For immediate release
October 22, 1997
Financial Executives Institute
The Fuqua School of Business
CFOs OVERWHELMINGLY EXPECT HIGHER CORPORATE EARNINGS
DURHAM, N.C. -- Top financial executives cast a vote of confidence for strong growth in
corporate profits over the next four quarters, according to the most recent Financial Executives
Institute / Duke-Fuqua School of Business Corporate Outlook Survey. The survey indicates that
CFOs also see no let-up in the continuing overall growth in the national economy.
Eighty-eight percent of the 486 executives polled expect corporate earnings to be higher over the
next four quarters than they were over the previous four quarters. In fact, the survey's earnings
index for the next four quarters stands at an historical high of 79, up from last quarter's 78 and up
sharply from last spring's level of 69. (An index value of 100 means that 100 percent of the
executives polled believe that earnings will increase. An index value of -100 means that 100
percent of the executives believe that earnings will decrease.)
The latest survey results mirror the optimism expressed over corporate earnings in the July
survey. "At that time, many were anticipating a dip in corporate earnings, but our findings told a
different story," notes Professor John Graham, director of the FEI-Fuqua Survey. "Recent
earnings reports confirm that the sky isn't falling after all."
With price/earnings ratios in the stock market at or near all-time highs, many financial
economists feel they are not sustainable and fear that stock prices will fall. The newest
FEI-Fuqua survey paints a different picture, however. "The vast majority of CFOs surveyed
believe that profits will increase enough in the near term to bring price/earnings ratios back in
line with historical averages," according to Graham.
Outlook differs by industry, region
While growth is anticipated to be strong for most industries, CFOs in banking and finance are the
most optimistic, while those in retail and wholesale have the least favorable outlook. "The latter
could be related to the difficulty retail and wholesale firms have encountered in their recent
attempts to increase prices," Graham explains. He also notes that CFOs of medium-to-large firms
(2,500 - 9,999 employees) are currently the most optimistic and that anticipated earnings growth
is strongest in the Southeast.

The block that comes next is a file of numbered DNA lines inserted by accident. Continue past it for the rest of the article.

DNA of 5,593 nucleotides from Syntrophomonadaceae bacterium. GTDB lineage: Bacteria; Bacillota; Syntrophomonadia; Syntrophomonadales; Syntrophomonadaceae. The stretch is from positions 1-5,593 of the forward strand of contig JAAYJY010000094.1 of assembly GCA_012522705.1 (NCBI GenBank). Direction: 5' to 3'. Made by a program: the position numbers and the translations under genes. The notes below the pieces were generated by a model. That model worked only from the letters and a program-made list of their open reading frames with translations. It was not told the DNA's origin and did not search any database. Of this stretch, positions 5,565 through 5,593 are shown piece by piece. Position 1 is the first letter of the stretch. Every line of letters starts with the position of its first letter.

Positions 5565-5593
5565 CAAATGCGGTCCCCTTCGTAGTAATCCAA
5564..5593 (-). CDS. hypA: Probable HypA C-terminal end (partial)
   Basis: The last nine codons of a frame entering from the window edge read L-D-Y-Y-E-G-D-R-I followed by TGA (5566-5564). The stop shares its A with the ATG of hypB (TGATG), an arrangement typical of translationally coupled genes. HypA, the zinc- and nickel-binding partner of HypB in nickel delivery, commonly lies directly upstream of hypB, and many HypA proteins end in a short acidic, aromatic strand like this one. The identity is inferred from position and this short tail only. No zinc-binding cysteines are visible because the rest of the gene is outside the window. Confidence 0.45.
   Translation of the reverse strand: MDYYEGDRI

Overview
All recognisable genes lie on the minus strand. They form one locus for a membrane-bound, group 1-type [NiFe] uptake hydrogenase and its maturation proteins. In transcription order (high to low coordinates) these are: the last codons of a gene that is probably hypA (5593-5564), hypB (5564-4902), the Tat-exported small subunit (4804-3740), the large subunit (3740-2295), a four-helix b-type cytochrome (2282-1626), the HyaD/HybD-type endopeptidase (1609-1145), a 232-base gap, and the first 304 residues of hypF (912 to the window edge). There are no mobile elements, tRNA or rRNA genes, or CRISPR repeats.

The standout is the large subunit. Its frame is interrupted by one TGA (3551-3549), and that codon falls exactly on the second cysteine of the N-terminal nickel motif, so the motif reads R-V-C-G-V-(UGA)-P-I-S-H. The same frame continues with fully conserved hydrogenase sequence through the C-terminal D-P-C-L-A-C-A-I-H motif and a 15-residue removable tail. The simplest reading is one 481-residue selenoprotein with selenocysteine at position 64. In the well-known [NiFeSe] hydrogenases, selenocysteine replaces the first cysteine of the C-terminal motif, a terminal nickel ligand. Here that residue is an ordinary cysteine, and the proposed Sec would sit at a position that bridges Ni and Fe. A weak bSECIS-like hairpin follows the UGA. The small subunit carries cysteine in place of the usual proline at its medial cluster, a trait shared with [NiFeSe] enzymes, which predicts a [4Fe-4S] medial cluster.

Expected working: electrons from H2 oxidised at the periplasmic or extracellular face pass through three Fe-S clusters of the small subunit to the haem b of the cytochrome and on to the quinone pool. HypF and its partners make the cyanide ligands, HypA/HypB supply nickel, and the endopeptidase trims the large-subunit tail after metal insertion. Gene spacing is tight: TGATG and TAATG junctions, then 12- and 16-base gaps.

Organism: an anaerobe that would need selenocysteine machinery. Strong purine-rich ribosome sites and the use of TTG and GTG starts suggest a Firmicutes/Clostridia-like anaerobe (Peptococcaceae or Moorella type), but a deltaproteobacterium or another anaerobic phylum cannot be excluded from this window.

Expectation of recession drops
Consistent with these expectations of higher earnings, the consensus forecast of the probability of
a recession over the next four quarters has fallen to less than 20 percent, whereas last spring the
CFOs put the probability at more than 25 percent. Their assessment of the probability of an
increase in interest rates has fallen as well. Last spring, CFOs surveyed felt that there was a 75
percent chance that interest rates would increase over the next four quarters. In the most recent
survey, the consensus is that there is approximately a 50 percent chance that interest rates will
climb during the period. "CFOs may be more optimistic now because they expect productivity
improvements to continue and they recognize that inflation remains under control," adds William
U. Parfet, FEI chairman and co-chairman of MPI Research of Mattawan, Michigan.
Business Strength Index rises
"Our Business Strength Index, which combines earnings, capital investment, research and
development, merger and acquisition activity and employment plans, has risen to a record level
of 48, up from 43 in the previous quarter," says Graham. "For example, a record two-thirds of
CFOs think their firms will increase employment over the next year, while only 10 percent
expect a decrease. This will put more pressure on an already tight labor market."
M&A activity remains high
The survey results indicate that merger and acquisition (M&A) activity, which is already at an
all-time high, will increase even more over the next year. The M&A index rose to 38 this quarter,
up from 35 last quarter and 27 last spring. "There is no indication that M&A activity is waning,
which is somewhat surprising given the record level of the stock market," according to Graham.
"However," he adds, "this is consistent with CFOs' belief that earnings will continue to grow,
rather than that the market is overvalued."
The survey conducted by FEI and Fuqua polled a broad cross-section of financial executives
from 2,500 U.S. companies during the week of October 1-7. Four hundred eighty-six of the
executives completed the survey, for a response rate of 19 percent. Complete survey results are
available on the Internet at:
About FEI and Fuqua
Financial Executives Institute is the leading advocate for the views of corporate financial
management. Its 14,000 members hold policy-making positions as chief financial officers,
treasurers and controllers at 8,000 companies throughout the United States and Canada.
The Fuqua School of Business at Duke University was founded in 1970. Fuqua's mission is to
provide the highest quality education for business and academic leaders and to promote the
advancement of the understanding and practice of management through research.